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User Review:SmallTalk™ - the latest anti-stuttering devices

This article first appeared in the Spring 2008 issue of the CSA Newsletter.

SmallTalk by Casa Futura Technologies is the latest reincarnation of the Edinburgh Masker. Thanks to 21st century technology, the unit is a little smaller than an iPod and with the Bluetooth earphone and speaker is almost inconspicuous. The device could easily be mistaken for a cell phone.

For those of you unfamiliar with electronic anti-stuttering devices, they utilize a technology called Altered Auditory Feedback (AAF) which relays the speaker’s voice back to them in an attempt to block or ‘mask’ their voice. The theory goes, we as stutterers are better able to speak fluently when we can’t hear our own voices.

Some background on me . . . I’m not what you’d call a severe stutterer, more of a mild to moderate. So I may not be the best candidate for a masking device. Nevertheless, I was curious and wanted to give it a try. I accepted an invitation by Casa Futura owner, Thomas David Kehoe, to try out the new device on a free trial on the condition that I write a review.
Worth noting, I’m skeptical by nature, so SmallTalk had to perform big time in order to convince me of its usefulness.

Initial trial

It felt awkward the first time I turned it on. But once adjusted, I got the hang of it pretty quick. It seemed okay around the house, but how would it work in a stressful situation?

Day 3: The big test

Armed with the Bluetooth earphone and microphone I walked into our weekly departmental meeting at work, where our department manager and 10 colleagues gather each week around a boardroom table and discuss recent projects and issues. I intentionally left the SmallTalk device on the table in front of me instead of putting it away in my pocket, hoping someone would inquire about it. Sure enough, somebody took the bait, asking, “Bern, what the heck is that thing?” I spent most of the next hour explaining the device and answering questions about stuttering.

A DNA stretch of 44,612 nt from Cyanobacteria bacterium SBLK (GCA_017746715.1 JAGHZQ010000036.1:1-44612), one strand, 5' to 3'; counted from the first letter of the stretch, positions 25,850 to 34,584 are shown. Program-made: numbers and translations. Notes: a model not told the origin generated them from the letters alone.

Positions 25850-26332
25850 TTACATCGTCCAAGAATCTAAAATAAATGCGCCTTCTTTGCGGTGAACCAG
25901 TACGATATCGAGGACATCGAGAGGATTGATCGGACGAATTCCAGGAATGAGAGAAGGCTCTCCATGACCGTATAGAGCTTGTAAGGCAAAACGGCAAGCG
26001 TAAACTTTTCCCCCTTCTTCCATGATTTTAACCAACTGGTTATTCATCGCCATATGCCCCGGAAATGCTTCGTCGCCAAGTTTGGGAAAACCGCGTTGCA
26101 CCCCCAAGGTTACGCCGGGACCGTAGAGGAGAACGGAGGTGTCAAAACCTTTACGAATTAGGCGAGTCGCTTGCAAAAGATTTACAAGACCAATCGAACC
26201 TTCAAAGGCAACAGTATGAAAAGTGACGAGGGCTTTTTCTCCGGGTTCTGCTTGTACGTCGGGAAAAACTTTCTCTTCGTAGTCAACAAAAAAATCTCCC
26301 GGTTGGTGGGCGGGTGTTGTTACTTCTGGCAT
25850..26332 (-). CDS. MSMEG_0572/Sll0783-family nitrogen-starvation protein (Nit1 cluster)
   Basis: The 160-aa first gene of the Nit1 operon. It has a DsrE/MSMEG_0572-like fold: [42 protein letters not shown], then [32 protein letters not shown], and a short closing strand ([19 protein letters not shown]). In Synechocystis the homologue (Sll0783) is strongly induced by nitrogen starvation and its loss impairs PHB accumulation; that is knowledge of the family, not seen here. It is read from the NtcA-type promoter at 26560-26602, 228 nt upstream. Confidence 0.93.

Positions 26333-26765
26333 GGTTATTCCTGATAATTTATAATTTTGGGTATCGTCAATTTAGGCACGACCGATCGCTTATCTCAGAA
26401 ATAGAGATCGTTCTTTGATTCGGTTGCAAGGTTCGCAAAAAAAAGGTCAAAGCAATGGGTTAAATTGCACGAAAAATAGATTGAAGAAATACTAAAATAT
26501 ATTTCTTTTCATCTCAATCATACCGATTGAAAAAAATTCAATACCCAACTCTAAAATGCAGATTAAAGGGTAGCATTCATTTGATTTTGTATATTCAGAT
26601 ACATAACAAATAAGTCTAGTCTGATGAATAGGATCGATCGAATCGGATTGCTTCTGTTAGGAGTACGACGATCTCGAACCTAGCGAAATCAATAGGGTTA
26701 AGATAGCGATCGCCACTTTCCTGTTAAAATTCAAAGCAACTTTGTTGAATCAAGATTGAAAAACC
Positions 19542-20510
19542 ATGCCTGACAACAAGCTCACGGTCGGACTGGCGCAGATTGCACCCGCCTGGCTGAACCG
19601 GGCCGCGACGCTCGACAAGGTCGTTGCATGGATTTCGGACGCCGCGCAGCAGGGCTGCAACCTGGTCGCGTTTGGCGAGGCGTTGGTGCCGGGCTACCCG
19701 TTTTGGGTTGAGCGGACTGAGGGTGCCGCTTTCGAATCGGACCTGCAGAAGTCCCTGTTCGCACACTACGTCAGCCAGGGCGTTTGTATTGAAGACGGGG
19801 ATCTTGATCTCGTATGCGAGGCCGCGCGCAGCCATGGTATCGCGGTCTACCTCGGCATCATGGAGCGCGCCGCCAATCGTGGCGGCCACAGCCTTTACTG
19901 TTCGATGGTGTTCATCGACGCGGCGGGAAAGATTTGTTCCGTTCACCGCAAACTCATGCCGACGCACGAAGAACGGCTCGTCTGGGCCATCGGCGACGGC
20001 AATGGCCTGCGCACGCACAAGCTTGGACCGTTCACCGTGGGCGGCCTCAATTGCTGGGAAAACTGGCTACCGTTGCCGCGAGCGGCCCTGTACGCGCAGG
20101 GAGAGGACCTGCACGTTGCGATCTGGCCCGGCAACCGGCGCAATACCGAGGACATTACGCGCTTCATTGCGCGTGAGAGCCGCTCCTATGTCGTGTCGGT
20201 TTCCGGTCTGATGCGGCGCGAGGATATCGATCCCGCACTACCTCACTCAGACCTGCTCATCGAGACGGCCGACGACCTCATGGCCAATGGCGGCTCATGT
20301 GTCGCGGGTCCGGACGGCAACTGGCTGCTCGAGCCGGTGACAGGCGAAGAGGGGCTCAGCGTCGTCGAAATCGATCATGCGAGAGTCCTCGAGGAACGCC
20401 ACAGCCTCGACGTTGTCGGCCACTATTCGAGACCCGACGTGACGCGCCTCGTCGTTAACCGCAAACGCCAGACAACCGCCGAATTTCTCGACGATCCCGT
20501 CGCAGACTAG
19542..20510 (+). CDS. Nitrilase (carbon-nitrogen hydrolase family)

Not once did I block throughout the meeting. To be fair, I have been fluent in similar situations in the past. But there was a difference this time. Perhaps the unit’s greatest feature and strongest selling point is that it inspires a high level of confidence. You know how athletes refer to being ‘in the zone’? For me, I felt like I was in a ‘speaking zone’ and could have gone on talking, without blocking, indefinitely.

Some drawbacks

With the unit on, it’s difficult the gauge the volume of your voice, so you tend to overcompensate by speaking louder. With the Bluetooth device, which is what I used extensively (I couldn’t be bothered with the headset) the device picks up sound from everywhere (not just the user’s voice). Hearing ambient noise and voices amplified and distorted through the device can make it uncomfortable to wear for a long period of time. In my opinion, SmallTalk is ideally suited to situations in which one anticipates speaking the majority of the time. This is not to say it is not useful in normal conversations. No doubt, over time, the user can adapt. Worth noting, there is a phone hook-up, but unfortunately I can’t comment on because it didn’t come with the test unit.

CONCLUSION

The Smalltalk device promises to improve fluency 75%. I don’t dispute that claim. The unit certainly helped me achieve greater fluency. Keep in mind; this was for a short period. I remember reading somewhere that the initial effects of an anti-stuttering device can wear off over time. Even the manufacturer would admit that the device is not a cure-all, but rather one part of a multi-faceted strategy to achieving fluency. For those willing to sacrifice comfort for fluency, the SmallTalk device might be just the ticket. Not cheap, coming in at $2400, but what price freedom?
Casa Futura Technologies
www.casafuturatech.com

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